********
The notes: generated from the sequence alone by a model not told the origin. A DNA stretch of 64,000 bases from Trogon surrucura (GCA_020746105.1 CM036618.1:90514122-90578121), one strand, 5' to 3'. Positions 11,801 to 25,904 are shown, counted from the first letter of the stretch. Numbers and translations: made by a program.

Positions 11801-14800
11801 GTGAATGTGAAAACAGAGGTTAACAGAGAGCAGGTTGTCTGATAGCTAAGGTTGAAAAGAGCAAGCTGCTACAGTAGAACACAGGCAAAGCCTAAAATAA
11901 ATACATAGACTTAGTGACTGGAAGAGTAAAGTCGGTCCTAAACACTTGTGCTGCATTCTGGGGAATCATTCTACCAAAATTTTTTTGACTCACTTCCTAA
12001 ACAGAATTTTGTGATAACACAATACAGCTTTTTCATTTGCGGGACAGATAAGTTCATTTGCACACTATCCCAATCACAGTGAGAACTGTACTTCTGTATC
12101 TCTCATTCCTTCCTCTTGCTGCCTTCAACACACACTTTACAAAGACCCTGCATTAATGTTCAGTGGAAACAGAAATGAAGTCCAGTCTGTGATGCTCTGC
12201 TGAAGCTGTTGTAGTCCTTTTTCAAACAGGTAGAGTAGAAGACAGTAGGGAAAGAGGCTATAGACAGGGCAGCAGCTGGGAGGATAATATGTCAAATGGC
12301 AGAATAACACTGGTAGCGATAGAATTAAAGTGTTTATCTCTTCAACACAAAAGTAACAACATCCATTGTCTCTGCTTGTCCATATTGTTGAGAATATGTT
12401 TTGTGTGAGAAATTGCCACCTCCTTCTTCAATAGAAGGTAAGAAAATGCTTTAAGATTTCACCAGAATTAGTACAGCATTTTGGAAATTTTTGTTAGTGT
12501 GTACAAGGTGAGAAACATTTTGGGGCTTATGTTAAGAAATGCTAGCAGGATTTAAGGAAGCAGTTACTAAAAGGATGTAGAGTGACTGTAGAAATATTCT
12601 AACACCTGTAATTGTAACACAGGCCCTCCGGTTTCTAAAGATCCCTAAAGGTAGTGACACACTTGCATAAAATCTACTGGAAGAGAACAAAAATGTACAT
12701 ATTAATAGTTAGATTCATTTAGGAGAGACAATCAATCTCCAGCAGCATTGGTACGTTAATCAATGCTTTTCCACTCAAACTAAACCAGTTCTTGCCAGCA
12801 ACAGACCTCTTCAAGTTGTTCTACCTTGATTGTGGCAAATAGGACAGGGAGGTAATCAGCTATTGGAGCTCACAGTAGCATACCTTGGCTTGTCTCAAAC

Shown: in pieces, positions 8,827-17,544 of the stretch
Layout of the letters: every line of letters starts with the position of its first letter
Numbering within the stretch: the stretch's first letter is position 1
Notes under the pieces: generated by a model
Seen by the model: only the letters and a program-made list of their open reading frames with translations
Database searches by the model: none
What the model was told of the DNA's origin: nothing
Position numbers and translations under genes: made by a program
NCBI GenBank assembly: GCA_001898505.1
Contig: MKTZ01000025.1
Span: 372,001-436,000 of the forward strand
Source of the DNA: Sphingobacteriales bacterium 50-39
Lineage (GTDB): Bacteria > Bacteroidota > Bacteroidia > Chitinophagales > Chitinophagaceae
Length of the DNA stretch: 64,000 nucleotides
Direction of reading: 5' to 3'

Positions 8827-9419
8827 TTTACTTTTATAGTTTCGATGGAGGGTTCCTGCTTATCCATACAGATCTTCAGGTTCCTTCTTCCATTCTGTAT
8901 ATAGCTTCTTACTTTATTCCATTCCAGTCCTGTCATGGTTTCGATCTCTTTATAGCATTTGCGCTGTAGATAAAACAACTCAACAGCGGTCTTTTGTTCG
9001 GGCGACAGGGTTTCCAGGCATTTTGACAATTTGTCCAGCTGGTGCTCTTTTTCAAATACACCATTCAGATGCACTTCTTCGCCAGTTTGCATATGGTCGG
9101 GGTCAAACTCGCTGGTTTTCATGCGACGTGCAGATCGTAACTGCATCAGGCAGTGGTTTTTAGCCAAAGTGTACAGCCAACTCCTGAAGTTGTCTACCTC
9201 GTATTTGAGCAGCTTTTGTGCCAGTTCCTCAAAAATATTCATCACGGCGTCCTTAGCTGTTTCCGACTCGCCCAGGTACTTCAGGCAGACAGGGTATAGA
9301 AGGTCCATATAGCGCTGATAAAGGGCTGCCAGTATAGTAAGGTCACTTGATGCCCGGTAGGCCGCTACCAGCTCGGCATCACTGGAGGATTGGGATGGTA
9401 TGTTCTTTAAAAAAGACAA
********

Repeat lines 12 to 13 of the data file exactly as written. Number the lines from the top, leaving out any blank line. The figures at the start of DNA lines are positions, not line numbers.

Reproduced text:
12701 ATTAATAGTTAGATTCATTTAGGAGAGACAATCAATCTCCAGCAGCATTGGTACGTTAATCAATGCTTTTCCACTCAAACTAAACCAGTTCTTGCCAGCA
12801 ACAGACCTCTTCAAGTTGTTCTACCTTGATTGTGGCAAATAGGACAGGGAGGTAATCAGCTATTGGAGCTCACAGTAGCATACCTTGGCTTGTCTCAAAC